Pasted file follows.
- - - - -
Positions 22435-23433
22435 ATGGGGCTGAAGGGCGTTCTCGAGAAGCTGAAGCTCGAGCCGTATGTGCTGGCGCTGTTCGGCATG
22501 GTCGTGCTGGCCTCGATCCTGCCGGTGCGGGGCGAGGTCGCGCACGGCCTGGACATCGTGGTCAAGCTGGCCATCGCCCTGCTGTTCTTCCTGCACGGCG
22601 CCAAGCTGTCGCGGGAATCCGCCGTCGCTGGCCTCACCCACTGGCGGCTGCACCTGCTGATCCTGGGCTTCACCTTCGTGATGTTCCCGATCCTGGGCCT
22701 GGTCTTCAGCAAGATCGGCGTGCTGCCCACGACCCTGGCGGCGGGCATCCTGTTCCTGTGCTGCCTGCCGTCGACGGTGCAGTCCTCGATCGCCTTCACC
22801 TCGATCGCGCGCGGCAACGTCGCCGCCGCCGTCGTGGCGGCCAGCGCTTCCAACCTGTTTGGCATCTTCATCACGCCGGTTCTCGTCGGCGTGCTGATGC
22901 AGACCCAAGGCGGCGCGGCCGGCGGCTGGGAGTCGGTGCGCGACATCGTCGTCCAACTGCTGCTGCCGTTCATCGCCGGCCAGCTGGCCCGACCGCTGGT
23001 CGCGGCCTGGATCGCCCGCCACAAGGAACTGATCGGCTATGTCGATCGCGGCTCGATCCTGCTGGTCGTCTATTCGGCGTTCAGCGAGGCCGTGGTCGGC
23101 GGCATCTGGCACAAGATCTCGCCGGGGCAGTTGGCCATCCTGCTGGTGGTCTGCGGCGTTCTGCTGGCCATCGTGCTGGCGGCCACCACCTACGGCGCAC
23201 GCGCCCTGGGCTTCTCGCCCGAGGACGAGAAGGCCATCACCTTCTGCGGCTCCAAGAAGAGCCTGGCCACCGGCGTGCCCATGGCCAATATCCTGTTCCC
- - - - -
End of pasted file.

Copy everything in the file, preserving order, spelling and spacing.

Positions 22435-23433
22435 ATGGGGCTGAAGGGCGTTCTCGAGAAGCTGAAGCTCGAGCCGTATGTGCTGGCGCTGTTCGGCATG
22501 GTCGTGCTGGCCTCGATCCTGCCGGTGCGGGGCGAGGTCGCGCACGGCCTGGACATCGTGGTCAAGCTGGCCATCGCCCTGCTGTTCTTCCTGCACGGCG
22601 CCAAGCTGTCGCGGGAATCCGCCGTCGCTGGCCTCACCCACTGGCGGCTGCACCTGCTGATCCTGGGCTTCACCTTCGTGATGTTCCCGATCCTGGGCCT
22701 GGTCTTCAGCAAGATCGGCGTGCTGCCCACGACCCTGGCGGCGGGCATCCTGTTCCTGTGCTGCCTGCCGTCGACGGTGCAGTCCTCGATCGCCTTCACC
22801 TCGATCGCGCGCGGCAACGTCGCCGCCGCCGTCGTGGCGGCCAGCGCTTCCAACCTGTTTGGCATCTTCATCACGCCGGTTCTCGTCGGCGTGCTGATGC
22901 AGACCCAAGGCGGCGCGGCCGGCGGCTGGGAGTCGGTGCGCGACATCGTCGTCCAACTGCTGCTGCCGTTCATCGCCGGCCAGCTGGCCCGACCGCTGGT
23001 CGCGGCCTGGATCGCCCGCCACAAGGAACTGATCGGCTATGTCGATCGCGGCTCGATCCTGCTGGTCGTCTATTCGGCGTTCAGCGAGGCCGTGGTCGGC
23101 GGCATCTGGCACAAGATCTCGCCGGGGCAGTTGGCCATCCTGCTGGTGGTCTGCGGCGTTCTGCTGGCCATCGTGCTGGCGGCCACCACCTACGGCGCAC
23201 GCGCCCTGGGCTTCTCGCCCGAGGACGAGAAGGCCATCACCTTCTGCGGCTCCAAGAAGAGCCTGGCCACCGGCGTGCCCATGGCCAATATCCTGTTCCC